Common Nordic Combat Uniform (NCU) System Detailed

Demand for flame retardant uniforms being part of the challenge


Four Nordic states launched a joint $500 million procurement programme to acquire a common Nordic Combat Uniform (NCU) system in 2016 with the premise that each nation will sign their own contracts with a chosen supplier by the end of 2018. NORDEFCO is aiming to have a new NCU fully tested and operational within the four Nordic armed forces during the second half of 2021.

This NCU marks the first time that the armed forces of Sweden, Denmark, Finland and Norway have united behind a joint procurement project, which is being led by Nordic Defence Cooperation (NORDEFCO), the central pan-Nordic organisation for military cooperation.

A core benchmark in the contract is that the NCU meet a rigid extreme-climate standard, including an optimum level of performance for uniforms customised for Arctic and warm weather conditions.

With Norway being the lead Nordic nation for this programme, cost and value were primary factors driving collaboration in the NCU joint contract. The NCU tender covers all branches of the military and will supply all-service combat uniforms for male and female personnel. It has been put out for tender in a competition that Nordic government officials expect will attract a high level of international interest. The contract does not cover acquisition of uniforms with ballistic protection or specialist combat uniform systems.

A large stumbling block is the inability to conform on a common camouflage pattern.

At the W.L. Gore & Associates Press event in Bonn, Germany this week, the company is exhibiting Carinthia’s Army Cold Weather Outfit incorporating Gore WINDSTOPPER and PYRAD garments, which MONS believes is being competed in the NCU tender.

Flame retardant (FR) combat uniforms comprise a field jacket and trousers and are designed to be worn over a base layer or a combat shirt. These garments utilise FR GORE PYRAD Fabric Technology, which protects the soldier from flash fire in combat situations. In both field and laboratory tests, the GORE PYRAD combat uniform has proven to be significantly more durable than a conventional FR or a non-FR field uniform within a similar weight class, the company says at the event. Special Operations Forces (SOF) in Italy, France and Germany use GORE PYRAD Fabric Technology.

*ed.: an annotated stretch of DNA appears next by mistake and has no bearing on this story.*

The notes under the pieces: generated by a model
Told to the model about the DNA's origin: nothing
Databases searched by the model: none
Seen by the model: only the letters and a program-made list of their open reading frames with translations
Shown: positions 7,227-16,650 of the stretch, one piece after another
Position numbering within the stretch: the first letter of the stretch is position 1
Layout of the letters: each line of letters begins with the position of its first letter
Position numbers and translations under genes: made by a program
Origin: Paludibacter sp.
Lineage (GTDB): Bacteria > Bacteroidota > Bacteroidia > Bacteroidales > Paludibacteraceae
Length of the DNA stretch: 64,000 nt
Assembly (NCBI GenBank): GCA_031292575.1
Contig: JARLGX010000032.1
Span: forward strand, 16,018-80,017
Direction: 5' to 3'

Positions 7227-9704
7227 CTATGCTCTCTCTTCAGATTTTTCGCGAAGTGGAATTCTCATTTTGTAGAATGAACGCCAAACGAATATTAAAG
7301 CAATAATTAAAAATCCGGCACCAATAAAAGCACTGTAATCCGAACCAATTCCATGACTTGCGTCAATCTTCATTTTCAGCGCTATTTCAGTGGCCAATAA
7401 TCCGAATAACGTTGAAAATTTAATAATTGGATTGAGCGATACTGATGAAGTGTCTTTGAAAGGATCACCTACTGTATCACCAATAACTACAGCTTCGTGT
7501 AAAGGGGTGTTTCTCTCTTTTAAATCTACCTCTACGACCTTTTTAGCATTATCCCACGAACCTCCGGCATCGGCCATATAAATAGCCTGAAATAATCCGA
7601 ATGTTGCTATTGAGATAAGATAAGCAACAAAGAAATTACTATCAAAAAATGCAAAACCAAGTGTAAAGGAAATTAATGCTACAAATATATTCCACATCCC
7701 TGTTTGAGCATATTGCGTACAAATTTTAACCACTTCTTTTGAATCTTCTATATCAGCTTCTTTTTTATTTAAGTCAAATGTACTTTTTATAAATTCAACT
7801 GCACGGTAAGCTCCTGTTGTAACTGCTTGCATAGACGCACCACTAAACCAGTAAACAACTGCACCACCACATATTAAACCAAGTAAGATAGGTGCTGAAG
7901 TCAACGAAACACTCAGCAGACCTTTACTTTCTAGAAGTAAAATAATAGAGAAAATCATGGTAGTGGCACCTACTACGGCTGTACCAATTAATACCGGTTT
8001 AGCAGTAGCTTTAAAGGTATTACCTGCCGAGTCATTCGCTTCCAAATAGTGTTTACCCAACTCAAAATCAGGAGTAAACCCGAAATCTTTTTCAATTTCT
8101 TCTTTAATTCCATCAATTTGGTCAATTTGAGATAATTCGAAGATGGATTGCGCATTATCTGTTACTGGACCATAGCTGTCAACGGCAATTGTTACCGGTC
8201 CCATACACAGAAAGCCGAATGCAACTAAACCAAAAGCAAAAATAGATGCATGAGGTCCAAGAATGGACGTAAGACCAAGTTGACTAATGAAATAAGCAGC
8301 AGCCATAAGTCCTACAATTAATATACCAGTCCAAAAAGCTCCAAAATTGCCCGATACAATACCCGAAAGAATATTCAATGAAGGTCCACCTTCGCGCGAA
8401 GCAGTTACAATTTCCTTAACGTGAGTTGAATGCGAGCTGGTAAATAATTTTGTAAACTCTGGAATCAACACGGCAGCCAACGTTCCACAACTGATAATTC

The demand for FR uniforms is a challenge that needs to be taken seriously. Generally speaking, the materials of choice have traditionally been different cotton/polyester blends, and are currently being heavily marketed by these companies. Although some of these blends do exhibit non-melt characteristics, they offer only limited heat and flame protection. This is a serious concern, especially when you consider the possible consequences of incidents involving exposure to flash fire conditions.

The newer generation of inherently FR fabrics that is now available to the military sector is not yet being used extensively in the combat uniforms of the European Armed Forces. Despite offering improved heat and flame protection, this new generation does not always live up to expectations regarding durability.

Gore has developed a unique technology that enables fabrics made of traditionally non-FR textiles to be used in situations that require heat and flame protection: GORE PYRAD Fabric Technology is used in combat uniforms and constitutes an integral part of the textile composite. As soon as it comes into contact with heat and flames, the self extinguishing composite forms an insulating charred layer. The GORE PYRAD fabric technology delivers burn protection in combination with excellent mechanical strength and the benefits of non-FR textiles.


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